Like any girl, however, Minnie does not appreciate it when Pete's modern car turns out to be a dud.

Lucky for her, there's another beau waiting for her company. Again, I think this portrays Minnie in a particulary bad light as she seems a bit shallow. This of course will change in time.

Mickey, Minnie, and even Pete reach the Barn Dance, which is in full swing. Animals are dancing to the lively music...

...but unfortunately Mickey's dancing skills are not the best. Minnie again is more than happy to leave Mickey for Pete.

Always the thinker, Mickey devises a plan to win Minnie back. Using a balloon, he literally becomes light on his feet.

However, Pete is not willing to give up. Using a pin and his sock garter as a slingshot...
...Pete easily ruins Mickey's chances at impressing Minnie. The two fall on the floor in a crash.

Seeing no potential in Mickey, Minnie once more goes back to Pete. In a cruel twist, the toon ends with Mickey sobbing.

The Barn Dance is an interesting short because it shows Pete, Minnie, and Mickey in very different ways than audiences are used to. Minnie is entirely unloyal to her true love, Mickey seems to do one wrong thing after another, and Pete is shockingly portrayed not as a menacing villain but rather a proper gentleman. The whole story bears some resemblance to The Legend of Sleepy Hollow where Brom Bones, the gentlemanly villain of the story, battles with Ichabod Crane to win the affections of Katrina Van Tassel. Though Ichabod meets his demise differently than Mickey, the villains of both stories get the girl in the end.

To put a cap on this Mickey short, I wanted to point out this parrot. He previously made fun of Mickey in Steamboat Willie, and it seems Minnie decided to take him in as a pet for The Barn Dance.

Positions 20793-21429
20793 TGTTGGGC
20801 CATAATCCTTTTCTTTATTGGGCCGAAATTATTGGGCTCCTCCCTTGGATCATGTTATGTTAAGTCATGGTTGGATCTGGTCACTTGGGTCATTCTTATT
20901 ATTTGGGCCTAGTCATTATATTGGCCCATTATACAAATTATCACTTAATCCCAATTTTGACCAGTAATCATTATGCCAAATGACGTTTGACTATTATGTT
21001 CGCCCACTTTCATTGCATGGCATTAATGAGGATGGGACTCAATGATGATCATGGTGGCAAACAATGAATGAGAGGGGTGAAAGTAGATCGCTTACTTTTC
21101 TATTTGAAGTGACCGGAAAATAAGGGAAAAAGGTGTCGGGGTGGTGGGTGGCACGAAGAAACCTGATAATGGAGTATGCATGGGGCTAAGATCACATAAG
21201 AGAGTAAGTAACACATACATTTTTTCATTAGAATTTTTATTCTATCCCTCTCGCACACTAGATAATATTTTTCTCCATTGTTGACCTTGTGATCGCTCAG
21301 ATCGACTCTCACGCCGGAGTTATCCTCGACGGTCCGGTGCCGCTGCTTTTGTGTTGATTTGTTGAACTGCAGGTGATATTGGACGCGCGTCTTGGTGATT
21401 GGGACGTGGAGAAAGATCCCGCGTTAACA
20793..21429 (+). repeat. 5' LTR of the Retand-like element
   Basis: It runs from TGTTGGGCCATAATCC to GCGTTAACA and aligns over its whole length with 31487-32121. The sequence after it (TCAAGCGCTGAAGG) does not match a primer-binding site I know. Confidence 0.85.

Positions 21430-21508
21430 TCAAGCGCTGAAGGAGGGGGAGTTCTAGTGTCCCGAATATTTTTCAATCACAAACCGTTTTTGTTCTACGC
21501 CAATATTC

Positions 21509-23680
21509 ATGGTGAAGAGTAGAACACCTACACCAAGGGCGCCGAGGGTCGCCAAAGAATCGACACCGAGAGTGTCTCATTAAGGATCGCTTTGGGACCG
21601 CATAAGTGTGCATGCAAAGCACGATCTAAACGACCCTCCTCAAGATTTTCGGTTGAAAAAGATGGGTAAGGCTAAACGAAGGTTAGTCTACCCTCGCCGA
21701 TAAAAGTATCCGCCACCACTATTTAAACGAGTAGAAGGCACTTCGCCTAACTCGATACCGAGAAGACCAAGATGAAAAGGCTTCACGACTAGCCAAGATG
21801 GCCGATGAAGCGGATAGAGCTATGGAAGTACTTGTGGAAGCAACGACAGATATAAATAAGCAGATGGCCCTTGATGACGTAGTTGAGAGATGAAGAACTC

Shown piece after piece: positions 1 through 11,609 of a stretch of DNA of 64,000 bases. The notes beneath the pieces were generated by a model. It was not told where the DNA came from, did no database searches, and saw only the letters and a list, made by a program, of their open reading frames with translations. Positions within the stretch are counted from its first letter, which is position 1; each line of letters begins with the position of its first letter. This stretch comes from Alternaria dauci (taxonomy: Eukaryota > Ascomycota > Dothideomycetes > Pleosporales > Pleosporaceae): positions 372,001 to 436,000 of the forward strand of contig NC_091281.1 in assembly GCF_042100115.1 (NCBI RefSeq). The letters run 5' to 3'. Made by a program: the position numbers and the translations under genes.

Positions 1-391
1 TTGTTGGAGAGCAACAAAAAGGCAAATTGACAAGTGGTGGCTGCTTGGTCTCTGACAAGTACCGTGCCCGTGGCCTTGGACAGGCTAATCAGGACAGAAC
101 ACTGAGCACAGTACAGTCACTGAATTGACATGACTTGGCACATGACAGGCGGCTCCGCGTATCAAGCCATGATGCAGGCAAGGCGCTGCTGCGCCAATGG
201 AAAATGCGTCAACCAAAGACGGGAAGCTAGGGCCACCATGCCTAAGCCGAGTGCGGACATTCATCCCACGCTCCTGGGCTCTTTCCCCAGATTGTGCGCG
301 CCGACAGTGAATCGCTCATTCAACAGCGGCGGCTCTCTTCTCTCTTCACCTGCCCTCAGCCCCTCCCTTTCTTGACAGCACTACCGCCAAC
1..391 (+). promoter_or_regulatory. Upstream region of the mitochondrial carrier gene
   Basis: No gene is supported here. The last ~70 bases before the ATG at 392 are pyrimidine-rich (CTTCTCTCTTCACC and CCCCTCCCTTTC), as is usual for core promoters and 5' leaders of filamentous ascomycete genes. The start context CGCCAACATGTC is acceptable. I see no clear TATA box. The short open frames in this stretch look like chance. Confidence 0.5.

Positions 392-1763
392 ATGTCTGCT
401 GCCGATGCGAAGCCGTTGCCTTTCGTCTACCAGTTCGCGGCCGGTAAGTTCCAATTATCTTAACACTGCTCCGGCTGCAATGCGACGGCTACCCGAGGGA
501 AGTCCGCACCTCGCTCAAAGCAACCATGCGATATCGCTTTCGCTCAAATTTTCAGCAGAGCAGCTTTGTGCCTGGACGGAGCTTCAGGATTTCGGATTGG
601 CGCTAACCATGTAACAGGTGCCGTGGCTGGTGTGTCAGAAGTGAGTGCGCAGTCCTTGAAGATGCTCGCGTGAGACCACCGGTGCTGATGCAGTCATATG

Sunday, October 7, 2007

Steamboat Willie - November 18, 1928

Steamboat Willie has long been known as the quintissential Mickey cartoon, and for very good reason. It was this toon which caught the interest of audiences all over America and sent the lovable mouse on his journey to mega-stardom.

The film is also a historical work of art for its use of sound. 1927's The Jazz Singer was the first film ever to use a soundtrack, yet the process was still seen as a novelty. Truth be told, Steamboat Willie was not the first cartoon to have sound; in fact popular animator Max Fleischer (creator of Popeye and Betty Boop) experimented with sound effects in seven of his films before 1928. These cartoons were mostly silent except for a few sounds placed here and there. Needless to say, they were not well-received.

It wasn't until 1928 that Walt Disney decided to try creating a cartoon with a synchronized soundtrack throughout the entire film, a first of its kind. What came out of this idea was Steamboat Willie.

Ah yes, the iconic black and white image of Mickey Mouse as captain. So much of Mickey's personality is shown is just this opening scene. Here we have a lovable character that is very relatable. His design has changed from his appearance in Plane Crazy. Besides gaining shoes (yet still gloveless), Mickey's eyes have turned to oval buttons.

Deciding to change Mickey's eyes to pupil-less buttons was an interesting choice animator Ub Iwerks made. From listening to animators like South Park's Matt Stone and Trey Parker and The Simpsons' Matt Groening, one of the most important features of an animated character is its eyes. Notice how Homer, Marge, Cartman, and Stan all have very large round eyes. This helps the character to express much more emotionally, which is a characteristic that became troublesome for Mickey in later years; in fact, it is the reason why he eventually regains his pupils for 1940's Fantasia. While this early Mickey can certainly evoke happiness, sadness, and other simple emotions, it must have been a challenge for the Disney animators to create a confused, worried, or thinking look.

Steamboat Willie also sees the first appearance of Mickey and Pete together onscreen. Though this toon is Pete's first appearance in a Mickey Mouse film, the character had previously been introduced in the Alice Comedies of the 1920s. In this toon Pete is the captain of the steamboat and curiously has no interest in Minnie at all. His villainous role further cements Mickey as the character worth rooting for and the true star of the film.